Next-generation access technologies have propelled about three quarters of European Union households into the ultra-broadband era.
Powered by private providers and government efforts, by the end of June 2016 75.9% of EU households could receive services of at least 30 Mbps download speeds, according to a new report conducted by IHS Markit for the European Commission. In fact, 12.8 million new European homes gained access broadband via next-generation access networks, The Broadband Coverage in Europe 2016 study found.
(Source: IHS Markit, European Union - "The Broadband Coverage in Europe 2016 )
In the study's timeframe, overall fixed broadband access nudged up slightly to 97.5% in 2016 for the EU versus 97.3% in 2015.
In terms of technologies, VDSL saw continued dramatic growth, increasing 7.1% between 2015 and 2016 to reach 75.9% of the continent's households.
Because it uses copper, VDSL (and Gfast which was not broken out in this report) is typically faster and less expensive to deploy than fiber, making it an attractive alternative for many providers -- especially as it reaches comparable speeds. Since 2013, VDSL has been the fastest growing fixed broadband technology the study tracks, said Alzbeta Fellenbaum, principal analyst at IHS Markit and manager of this project.
"For instance, VDSL coverage in Italy more than doubled during the 12-month period to mid-2016, as coverage increased by 33.6%," Fellenbaum said in a statement. "Iceland, Germany, Hungary and Slovakia also witnessed double-digit growth in VDSL coverage during the 12-month period to mid-2016."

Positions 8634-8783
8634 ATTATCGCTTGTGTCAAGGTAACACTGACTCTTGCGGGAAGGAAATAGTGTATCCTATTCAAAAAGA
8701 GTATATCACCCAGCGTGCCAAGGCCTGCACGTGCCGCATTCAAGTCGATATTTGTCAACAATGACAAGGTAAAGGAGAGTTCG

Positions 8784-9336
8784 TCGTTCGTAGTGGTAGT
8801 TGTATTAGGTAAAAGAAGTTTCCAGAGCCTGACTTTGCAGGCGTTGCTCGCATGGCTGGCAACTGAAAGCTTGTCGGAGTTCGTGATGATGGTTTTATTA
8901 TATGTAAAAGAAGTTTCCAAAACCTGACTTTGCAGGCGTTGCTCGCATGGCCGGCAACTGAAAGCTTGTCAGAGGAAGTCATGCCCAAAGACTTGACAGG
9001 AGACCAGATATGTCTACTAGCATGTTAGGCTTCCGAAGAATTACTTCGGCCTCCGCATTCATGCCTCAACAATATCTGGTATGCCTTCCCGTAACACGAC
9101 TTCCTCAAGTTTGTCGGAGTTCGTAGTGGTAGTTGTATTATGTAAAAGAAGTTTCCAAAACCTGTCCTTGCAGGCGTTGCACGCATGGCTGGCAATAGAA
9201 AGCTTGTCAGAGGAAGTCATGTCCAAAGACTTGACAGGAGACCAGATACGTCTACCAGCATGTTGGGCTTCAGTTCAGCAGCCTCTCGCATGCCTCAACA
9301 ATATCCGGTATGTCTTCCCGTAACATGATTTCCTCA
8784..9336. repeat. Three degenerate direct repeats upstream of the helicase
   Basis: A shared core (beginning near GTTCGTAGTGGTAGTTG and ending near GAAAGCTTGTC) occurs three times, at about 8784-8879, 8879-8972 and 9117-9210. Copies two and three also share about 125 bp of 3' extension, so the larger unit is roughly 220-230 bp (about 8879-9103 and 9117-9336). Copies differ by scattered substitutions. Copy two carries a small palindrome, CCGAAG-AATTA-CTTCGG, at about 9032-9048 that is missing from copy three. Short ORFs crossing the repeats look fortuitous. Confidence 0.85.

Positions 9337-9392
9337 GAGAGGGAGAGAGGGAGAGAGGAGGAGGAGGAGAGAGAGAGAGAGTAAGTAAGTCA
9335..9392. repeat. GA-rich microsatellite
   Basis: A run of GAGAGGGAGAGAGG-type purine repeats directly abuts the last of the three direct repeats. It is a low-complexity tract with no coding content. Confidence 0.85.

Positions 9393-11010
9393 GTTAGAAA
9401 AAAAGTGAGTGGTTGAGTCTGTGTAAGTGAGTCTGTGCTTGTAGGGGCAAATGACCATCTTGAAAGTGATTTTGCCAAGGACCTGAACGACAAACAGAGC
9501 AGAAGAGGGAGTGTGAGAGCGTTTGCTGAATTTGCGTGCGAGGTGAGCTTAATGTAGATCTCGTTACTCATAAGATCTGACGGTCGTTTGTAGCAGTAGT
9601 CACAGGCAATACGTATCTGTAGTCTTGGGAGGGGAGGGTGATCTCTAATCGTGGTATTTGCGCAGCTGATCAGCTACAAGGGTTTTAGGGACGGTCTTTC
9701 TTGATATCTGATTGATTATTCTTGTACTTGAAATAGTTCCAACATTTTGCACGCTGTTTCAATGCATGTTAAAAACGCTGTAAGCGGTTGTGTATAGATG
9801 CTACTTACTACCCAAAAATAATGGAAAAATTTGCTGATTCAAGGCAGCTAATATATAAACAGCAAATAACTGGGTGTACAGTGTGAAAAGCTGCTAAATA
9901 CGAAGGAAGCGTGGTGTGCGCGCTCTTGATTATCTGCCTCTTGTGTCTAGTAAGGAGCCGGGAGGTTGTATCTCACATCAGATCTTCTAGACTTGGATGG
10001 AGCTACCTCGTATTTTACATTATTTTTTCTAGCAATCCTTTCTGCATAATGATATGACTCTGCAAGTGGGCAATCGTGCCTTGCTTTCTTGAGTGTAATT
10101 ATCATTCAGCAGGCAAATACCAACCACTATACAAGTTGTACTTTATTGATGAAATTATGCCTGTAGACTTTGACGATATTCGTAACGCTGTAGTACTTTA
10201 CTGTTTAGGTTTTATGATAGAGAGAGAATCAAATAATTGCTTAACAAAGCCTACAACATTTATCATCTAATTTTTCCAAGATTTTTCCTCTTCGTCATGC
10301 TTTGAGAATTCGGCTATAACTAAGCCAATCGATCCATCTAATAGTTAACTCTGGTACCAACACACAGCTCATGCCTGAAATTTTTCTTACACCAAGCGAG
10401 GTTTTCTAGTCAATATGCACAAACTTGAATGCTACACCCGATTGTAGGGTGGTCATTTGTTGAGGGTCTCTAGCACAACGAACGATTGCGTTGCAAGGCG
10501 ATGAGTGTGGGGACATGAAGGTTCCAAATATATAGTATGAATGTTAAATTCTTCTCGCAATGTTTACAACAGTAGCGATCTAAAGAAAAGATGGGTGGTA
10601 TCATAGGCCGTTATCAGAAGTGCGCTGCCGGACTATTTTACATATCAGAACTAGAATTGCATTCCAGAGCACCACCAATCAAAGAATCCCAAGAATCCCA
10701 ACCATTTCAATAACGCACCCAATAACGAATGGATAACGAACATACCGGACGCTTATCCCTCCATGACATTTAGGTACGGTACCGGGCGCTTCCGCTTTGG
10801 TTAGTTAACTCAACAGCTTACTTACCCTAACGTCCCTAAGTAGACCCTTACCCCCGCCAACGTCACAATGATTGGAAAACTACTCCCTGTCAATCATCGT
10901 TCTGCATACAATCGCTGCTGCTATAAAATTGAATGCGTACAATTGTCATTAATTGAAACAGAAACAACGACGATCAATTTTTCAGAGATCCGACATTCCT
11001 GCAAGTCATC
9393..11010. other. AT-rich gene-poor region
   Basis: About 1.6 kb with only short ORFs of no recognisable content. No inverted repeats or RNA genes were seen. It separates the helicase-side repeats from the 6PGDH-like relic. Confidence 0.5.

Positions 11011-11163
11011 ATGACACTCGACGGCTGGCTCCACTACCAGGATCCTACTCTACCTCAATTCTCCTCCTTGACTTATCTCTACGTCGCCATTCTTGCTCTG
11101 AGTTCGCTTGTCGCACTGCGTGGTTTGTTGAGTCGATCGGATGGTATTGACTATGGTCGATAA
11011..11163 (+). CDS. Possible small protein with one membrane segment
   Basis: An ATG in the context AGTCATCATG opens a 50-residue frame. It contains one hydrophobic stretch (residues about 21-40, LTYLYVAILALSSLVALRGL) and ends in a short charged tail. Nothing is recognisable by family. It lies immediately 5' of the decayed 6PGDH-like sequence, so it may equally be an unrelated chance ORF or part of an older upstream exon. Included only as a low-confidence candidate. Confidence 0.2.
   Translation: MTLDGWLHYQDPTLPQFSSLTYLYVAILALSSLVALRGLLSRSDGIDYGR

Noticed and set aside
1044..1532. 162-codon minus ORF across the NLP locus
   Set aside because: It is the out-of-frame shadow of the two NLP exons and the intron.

The number of European homes covered by fiber-to-the-premise grew 3.4% in that timeframe, reaching 23.7% of potential subscribers, IHS Markit determined. LTE dominated, and 96% of EU households could use this access technology by June 2016.
FTTP access varied a lot, country-by-country. Greece and Belgium, for example, had limited access to fiber at 0.6% and 0.4% respectively. The United Kingdom, whose operators are more focused on VDSL, had FTTP coverage of 1.8%.
DOCSIS 3.0 (the study did not cover DOCSIS 3.1) coverage increased to 43.9% last year compared with 43.2% in 2015, the researcher said. It's unclear whether the 0.7% growth would have been higher had DOCSIS 3.1 been included since some European operators are implementing this technology.
The report covers the EU 28, plus Norway, Iceland and Switzerland.
— Alison Diana, Editor, UBB2020. Follow us on Twitter @UBB2020 or @alisoncdiana.